My Kathak Chronicles

Kathak Crossing Gender-Based Boundaries

Sitara Devi (November 8, 1920 - November 25, 2014), a remarkable dancing legend who created an impact on the entire framework of aesthetics, women empowerment, respectability, performance and cultural nationalism.


Sitara Devi was born in the home of traditional performing artists belonging to the community of ‘Kathaks’. The Kathaks are considered Brahmins, but of lower category, they cannot receivedaan (gifts), or perform any sacred rituals but are allowed to perform Katha (enacting mythological stories in people’s houses, or temple courtyards).

Sitara Devi’s father Sukhdev Maharaj initiated his three daughters into the performing space when ladies of the stage were always the tawaifs (courtesans) who, after 1857, were perceived not as performers but as mere entertainers, and even prostitutes. However, this bold step was well strategised even at the cost of being ostracised by his own community. Patronage of the stage at that time was confined to the aristocracy or the temple authorities. Sukhdev Maharaj was not backed by any prominent aristocrats and wanted them to achieve recognition in their own right and earn respectability for the profession.

In Kathak dance, until 1950s, majority of performers were the women tawaifs, but the power to transmit the art was with the male gurus. The technical repertoire of the male dancer was significantly different to what tawaifs performed, which was framed within the context of enactment of largely sophisticated sensual poetic imagery through music and multi-layered interpretative language of gestures (abhinaya).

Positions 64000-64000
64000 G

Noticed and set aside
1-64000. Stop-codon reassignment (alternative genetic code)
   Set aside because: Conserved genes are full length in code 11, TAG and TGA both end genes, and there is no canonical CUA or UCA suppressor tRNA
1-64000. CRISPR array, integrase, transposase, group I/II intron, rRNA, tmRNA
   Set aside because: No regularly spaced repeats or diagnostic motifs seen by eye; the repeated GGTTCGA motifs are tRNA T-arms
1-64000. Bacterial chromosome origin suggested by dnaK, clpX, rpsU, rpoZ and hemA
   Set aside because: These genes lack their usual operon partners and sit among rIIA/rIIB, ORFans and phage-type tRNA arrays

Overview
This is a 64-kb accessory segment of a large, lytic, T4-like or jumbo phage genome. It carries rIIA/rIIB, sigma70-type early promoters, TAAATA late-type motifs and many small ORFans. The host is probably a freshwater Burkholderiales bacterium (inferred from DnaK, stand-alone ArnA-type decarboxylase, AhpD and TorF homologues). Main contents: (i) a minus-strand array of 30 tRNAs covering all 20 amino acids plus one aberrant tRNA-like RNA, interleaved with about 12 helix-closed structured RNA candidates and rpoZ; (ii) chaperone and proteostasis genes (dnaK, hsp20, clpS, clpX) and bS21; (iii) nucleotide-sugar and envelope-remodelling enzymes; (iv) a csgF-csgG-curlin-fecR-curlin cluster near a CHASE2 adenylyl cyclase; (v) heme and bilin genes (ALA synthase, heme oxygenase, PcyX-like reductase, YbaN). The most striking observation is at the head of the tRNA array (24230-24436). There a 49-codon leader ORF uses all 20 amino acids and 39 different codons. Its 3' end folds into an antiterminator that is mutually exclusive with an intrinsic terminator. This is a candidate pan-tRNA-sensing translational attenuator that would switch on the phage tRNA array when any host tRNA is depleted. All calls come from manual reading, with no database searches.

Sitara Devi once said, “My father would simply draw from the mythological sacred content referring to both traditions of Vaishnaivsm and Shaivism. He would create compositions, dance dramas from leelas of Rama, Krishna, Lord Shiva. Vibrancy of these gods would resound in the mnemonic syllables, and use of poetic language, or in the songs chosen. We were Brahmin girls, and even as we understood and performed shringar (reference to erotic poetry), my father insisted on the interpretation that went beyond the erotic into the world of metaphysical…”
The period between the 1920s and 1940s can be considered as the watershed decades of Indian dance. Several prominent performing arts institutions like Kalakshetra, Sangeet Bharati, Kerala Kalamandalam, Shanti Niketan were established and provided the space for a frenzy of sociological and aesthetic movements in classical dance forms. Both the institutionalisation as well as the remoulding of aesthetics were important markers to the creation of new performers from respectable middle class families who were neither devadasis (temple dancers) nor tawaifs(courtesans), and these trends also contributed to a new phase of cultural nationalism.

At this time, Sitara Devi’s appearance on the stage was almost revolutionary. And it is in this context and the context of reclaiming cultural space that fitted into a larger framework of reconstructed, respected aspect of Cultural Nationalism that we should situate her. Many eulogies have been written after her death, but Sitara Devi will live on through the hundreds of young girls from “respectable” families who learn Kathak and aspire to perform on stages national and international.

Sitara Devi's personal imprint on the actual performance of Kathak will always be that of a performer who gave the audience a glimpse of liberation, where she abandoned and transcended the body while performing, which made the maestro Pandit Birju Maharaj tell me, “If there is one woman who goes beyond the woman’s body and dances like a man, it is Sitara!” It reminds me of what the 13th century Sufi Saint Hazrat Nizamuddin said of an extremely powerful woman Sufi saint of Delhi, “When a lion emerges out of the forest, nobody asks if it is male or female.”

Sitara went much beyond from the time in which she was born, she evolved as a completely institutionalised woman who, through her bold energy, asserted herself on the contemporary stage. She redefined the mould of the traditional woman performer. While on stage, she combined the male and female energies, vigorous and bold to the extent of defiance, completely without shame but covered in the intoxication of sacred pulses.